Forking is How Systems Adapt
There is some discussion about the effectiveness of forking as a way to solve issues of governance — determining what sorts of problems forks are suited to solving. “Forking is how systems adapt, but if you will have hundreds of forks every year, that’s not practical. You don’t get the very best of what you want, but you avoid the worst. It’s not realistic to think there are no tradeoffs. Forking frequently could be one of the means of making forks less dire. It becomes an issue when it splits the community, but without forks, it’d be a sad world.”
Some issues arise not only with the effect that forks can have on a community, but in the social perception of forking itself: “Forks help with social coordination, and makes governance to some degree easier, because you can exit and go your own way. If you’re a community and you’re splitting, that’s sad. If we start to think about forks as different layers of decisions we opt into and isolate consensus issues that split people up, maybe forking should remain as a last-resort option. Whenever a fork is happening, even if it’s a simple upgrade, people freak out. Forks are necessary, but they should be boring most of the time.”
On Ethereum Community
If Ethereum itself will grow to become a project that encompasses and replaces some of society’s legacy processes, these questions will be paramount. The panel is asked: “What part of the blockchain will meet real-world laws and jurisdictions? Is conflict inevitable?” Here, things take a profoundly speculative turn.
“Some form of conflict is inevitable. The traditional world won’t ignore cryptos forever. On both sides, there will be adaptability required. Some things don’t mesh so well with blockchain. On the other hand, blockchain community can’t just ignore traditional ways and expect regulators to leave them alone. If you use blockchains to solve some of these global coordination problems and provide certainty, you give people a viable option and alternative. This forces established processes to get better, whether everything becomes blockchainified or not. If we could build a second system that fulfills a lot of services our current governance provides us with, maybe in a decentralized voluntary way, we could collaborate without using force. Perhaps there’s a hybrid opportunity. Can we automate some of the bureaucracy away? What if you didn’t need to file tax returns every year, and we had a common automated mechanism to track government spending? But it’s a power struggle, and decentralization, blockchain’s main attribute, is about taking power away from powerful individuals,” said Green.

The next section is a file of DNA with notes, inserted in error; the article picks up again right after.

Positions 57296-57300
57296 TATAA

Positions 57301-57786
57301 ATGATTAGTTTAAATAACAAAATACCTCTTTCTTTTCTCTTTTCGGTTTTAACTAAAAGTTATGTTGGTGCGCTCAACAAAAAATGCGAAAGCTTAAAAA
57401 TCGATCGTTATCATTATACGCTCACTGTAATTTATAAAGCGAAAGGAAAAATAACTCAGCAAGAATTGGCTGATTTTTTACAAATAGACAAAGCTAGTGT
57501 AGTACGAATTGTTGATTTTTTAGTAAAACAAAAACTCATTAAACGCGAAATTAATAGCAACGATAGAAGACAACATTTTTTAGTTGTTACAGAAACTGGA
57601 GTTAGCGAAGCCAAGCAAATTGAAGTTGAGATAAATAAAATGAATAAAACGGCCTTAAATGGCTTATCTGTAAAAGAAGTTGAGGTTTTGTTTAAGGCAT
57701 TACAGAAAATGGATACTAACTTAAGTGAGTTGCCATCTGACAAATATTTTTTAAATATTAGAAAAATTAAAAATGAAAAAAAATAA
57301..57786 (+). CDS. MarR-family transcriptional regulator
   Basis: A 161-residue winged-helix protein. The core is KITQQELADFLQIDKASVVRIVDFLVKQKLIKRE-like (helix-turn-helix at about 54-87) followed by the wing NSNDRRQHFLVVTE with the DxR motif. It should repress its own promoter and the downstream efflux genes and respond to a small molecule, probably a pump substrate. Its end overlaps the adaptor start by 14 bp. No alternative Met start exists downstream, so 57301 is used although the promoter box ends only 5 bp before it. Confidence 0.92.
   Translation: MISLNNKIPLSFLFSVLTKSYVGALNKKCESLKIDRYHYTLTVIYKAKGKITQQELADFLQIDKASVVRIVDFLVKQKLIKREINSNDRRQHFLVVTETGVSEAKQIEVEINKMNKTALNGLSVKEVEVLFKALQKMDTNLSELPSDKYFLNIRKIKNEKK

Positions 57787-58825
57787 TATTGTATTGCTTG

There are reasons for regulations and it’s not about holding people down to create the power on the top — there’s been thousands of years of history. As Frederick Douglass said, power concedes nothing without a demand — it never did and never will. If things go towards disruption, there will be lots more clashes.
In the end, the panelists agree, it’s all about collaboration, talent, and vision. “People who care should go to the appropriate channels and have their voices heard. Everyone who is part of the community needs to get involved; the problems won’t solve themselves.”
Alison Alexis of CryptoChicks highlights the need for a more diverse set of developers and people with a different set of skillsets to get involved with developing these new systems, since “it’s just too niche right now.” Jutta agrees: “It’s important for non-devs to get involved, and it’s pretty easy in the Ethereum community. People who want to help and push and do new things. I’d hope people for who don’t know that much [about Ethereum], that there are other things you know that you can bring to the table.”
Live Stream and Event Archives:
- Overview of Current Ethereum Governance Processes with Hudson and Nick: https://www.youtube.com/watch?v=VJ3r52T7HV8
- Summarizing thoughts of Day 1 breakout sessions
- Ethereum Governance AMA at the #EIP0 workshop Toronto: